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This park in the Village of London East (part of the city of London since 1885), was originally owned by John Salter and known as "Salter's Grove". He was a local pharmacist and dentist in the area. The land was part of the virgin forest and had huge oak and pine trees, some measuring more than two meters in diameter. Salter donated all of it to the Village in 1878 with the idea that it be kept as parkland.
That same year, a group of citizens petitioned London council to form a public park on the land. By 1879 they even volunteered funds in the form of a subscription, which meant that donations from various citizens were given to help offset initial expenses by the city for labour and materials required to start the park. The residents and businesses in London East raised funds to landscape and improve the parklands. This included fencing, flower beds, walkways, planting of deciduous and evergreen trees, and a bandstand. Improvements were made to an already existing 180-metre oval race track. (That track is today's Western Fair Raceway.) As a tribute to England's Queen Victoria for her 60th birthday, the area was renamed "Queen's Park".
Subsequent years saw sports competitions held with contests in such things as ball-playing, greased-pole climbing and The Greasy Pig Race. There is no reference yet to the rides at this location.
London had been hosting The (Ontario) Provincial Exhibition for Canada West. This fair had circulated around the province to various towns & cities from 1846 until 1857. That year, the circuit was reduced to Hamilton, Kingston, London and Toronto to start with the 1858 season.
It was held in London in 1861 and 1865 on a former military garrison property near today's Victoria Park. The London fair was so successful that in 1868, London began to host an annual event called The "Western Fair" while still continuing to host The Provincial Exhibition whenever London's turn came up. Its subsequent turns were in 1869, 1873 and 1877.
In the 1870s, Toronto vied to have the Provincial Exhibition be located permanently in Toronto. The other locations did not agree, so Toronto eventually broke away to host its own fair: The Toronto Exhibition. That began in 1879 and became today's Canadian National Exhibition. London's Western Fair continued on and presumably the Provincial Fair was no more.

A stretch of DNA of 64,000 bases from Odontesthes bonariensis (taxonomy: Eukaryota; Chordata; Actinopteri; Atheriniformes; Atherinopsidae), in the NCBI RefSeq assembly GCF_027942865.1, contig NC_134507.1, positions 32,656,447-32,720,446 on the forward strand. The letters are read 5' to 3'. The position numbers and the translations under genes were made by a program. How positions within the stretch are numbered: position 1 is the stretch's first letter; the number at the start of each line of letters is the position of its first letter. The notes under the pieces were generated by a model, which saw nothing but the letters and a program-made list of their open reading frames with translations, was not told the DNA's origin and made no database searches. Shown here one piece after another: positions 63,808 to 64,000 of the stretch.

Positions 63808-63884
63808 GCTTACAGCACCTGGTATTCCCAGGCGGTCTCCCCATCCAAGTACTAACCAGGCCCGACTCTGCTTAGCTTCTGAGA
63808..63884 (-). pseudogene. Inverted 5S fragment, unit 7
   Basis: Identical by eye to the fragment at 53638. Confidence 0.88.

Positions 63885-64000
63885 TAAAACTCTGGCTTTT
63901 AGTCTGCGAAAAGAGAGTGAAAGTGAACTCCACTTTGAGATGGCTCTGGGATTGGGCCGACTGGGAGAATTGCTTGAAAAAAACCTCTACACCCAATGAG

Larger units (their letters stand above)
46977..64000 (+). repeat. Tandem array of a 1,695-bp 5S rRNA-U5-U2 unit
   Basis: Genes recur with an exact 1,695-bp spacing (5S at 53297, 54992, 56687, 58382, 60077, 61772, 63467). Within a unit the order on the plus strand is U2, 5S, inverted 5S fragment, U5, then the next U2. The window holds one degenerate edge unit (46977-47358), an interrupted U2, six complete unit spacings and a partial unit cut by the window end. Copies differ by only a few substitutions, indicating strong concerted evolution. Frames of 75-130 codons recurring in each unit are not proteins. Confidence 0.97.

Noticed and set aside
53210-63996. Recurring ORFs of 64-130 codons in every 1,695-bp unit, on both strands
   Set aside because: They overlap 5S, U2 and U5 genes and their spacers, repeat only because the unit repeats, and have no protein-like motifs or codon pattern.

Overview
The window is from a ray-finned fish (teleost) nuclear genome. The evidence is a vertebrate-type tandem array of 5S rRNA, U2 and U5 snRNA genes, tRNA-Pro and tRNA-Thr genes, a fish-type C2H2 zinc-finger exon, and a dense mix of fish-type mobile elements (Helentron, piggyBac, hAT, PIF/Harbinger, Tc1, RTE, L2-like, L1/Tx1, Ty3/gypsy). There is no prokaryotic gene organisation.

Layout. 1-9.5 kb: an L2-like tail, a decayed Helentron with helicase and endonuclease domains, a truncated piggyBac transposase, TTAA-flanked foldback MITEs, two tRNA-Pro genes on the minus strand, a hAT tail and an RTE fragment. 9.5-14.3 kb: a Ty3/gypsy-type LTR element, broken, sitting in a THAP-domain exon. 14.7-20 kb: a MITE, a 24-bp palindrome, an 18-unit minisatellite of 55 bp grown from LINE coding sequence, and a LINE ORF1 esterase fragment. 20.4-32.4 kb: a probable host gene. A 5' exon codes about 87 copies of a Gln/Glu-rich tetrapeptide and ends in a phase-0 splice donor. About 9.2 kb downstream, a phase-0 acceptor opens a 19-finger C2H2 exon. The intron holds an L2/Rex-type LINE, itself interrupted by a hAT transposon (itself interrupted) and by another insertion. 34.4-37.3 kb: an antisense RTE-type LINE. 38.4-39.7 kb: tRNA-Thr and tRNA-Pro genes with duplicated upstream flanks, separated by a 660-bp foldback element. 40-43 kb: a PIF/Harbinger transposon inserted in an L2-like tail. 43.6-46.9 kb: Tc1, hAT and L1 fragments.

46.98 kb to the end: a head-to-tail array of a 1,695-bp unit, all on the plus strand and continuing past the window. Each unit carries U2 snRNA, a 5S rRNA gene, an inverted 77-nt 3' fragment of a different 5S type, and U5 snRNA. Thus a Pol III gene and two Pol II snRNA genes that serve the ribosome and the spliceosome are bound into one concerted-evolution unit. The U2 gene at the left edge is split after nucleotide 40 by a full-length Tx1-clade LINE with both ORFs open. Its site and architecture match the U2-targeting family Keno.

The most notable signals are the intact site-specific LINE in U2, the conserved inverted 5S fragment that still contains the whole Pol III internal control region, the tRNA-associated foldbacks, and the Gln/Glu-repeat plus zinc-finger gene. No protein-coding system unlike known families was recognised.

In 1887, the Western Fair Association became a corporation and negotiated a nominal fee to lease the park for their annual exhibition. The Association removed many of the trees and built exhibition buildings but the rest of the park remained a nature area. The new location at Queen's Park, opened September 19th, 1887.
The main building at Western fair was a huge wood and glass structure called The "Crystal Palace". There had been an earlier "Crystal Palace" on Richmond Street, the fair's old location, but this larger, and more elaborate one was erected when the fair moved. Both buildings were named after Joseph Paxton's structure at the London, England world's fair of 1851. Many similar structures bore that name in the decades following the 1851 exhibition. It unfortunately would later be lost in a fire in January of 1927. Its replacement was The Confederation Building. (See The CEC Midway Exhibition Grounds and the 1851 World's Fair Books section for information on the 1851 Exhibition.)
London's Queen's Park survives today as part of the modern Western Fair, which has expanded a number of times over its life. To keep it as a public park, fencing is now only put up temporarily during the annual 10-day fall fair. In 1959, another amusement park was built here. See Frolic-Land.
|Thanks to Inge Sanmiya at The Western Fair Museum and Archives for additional information on this park.|
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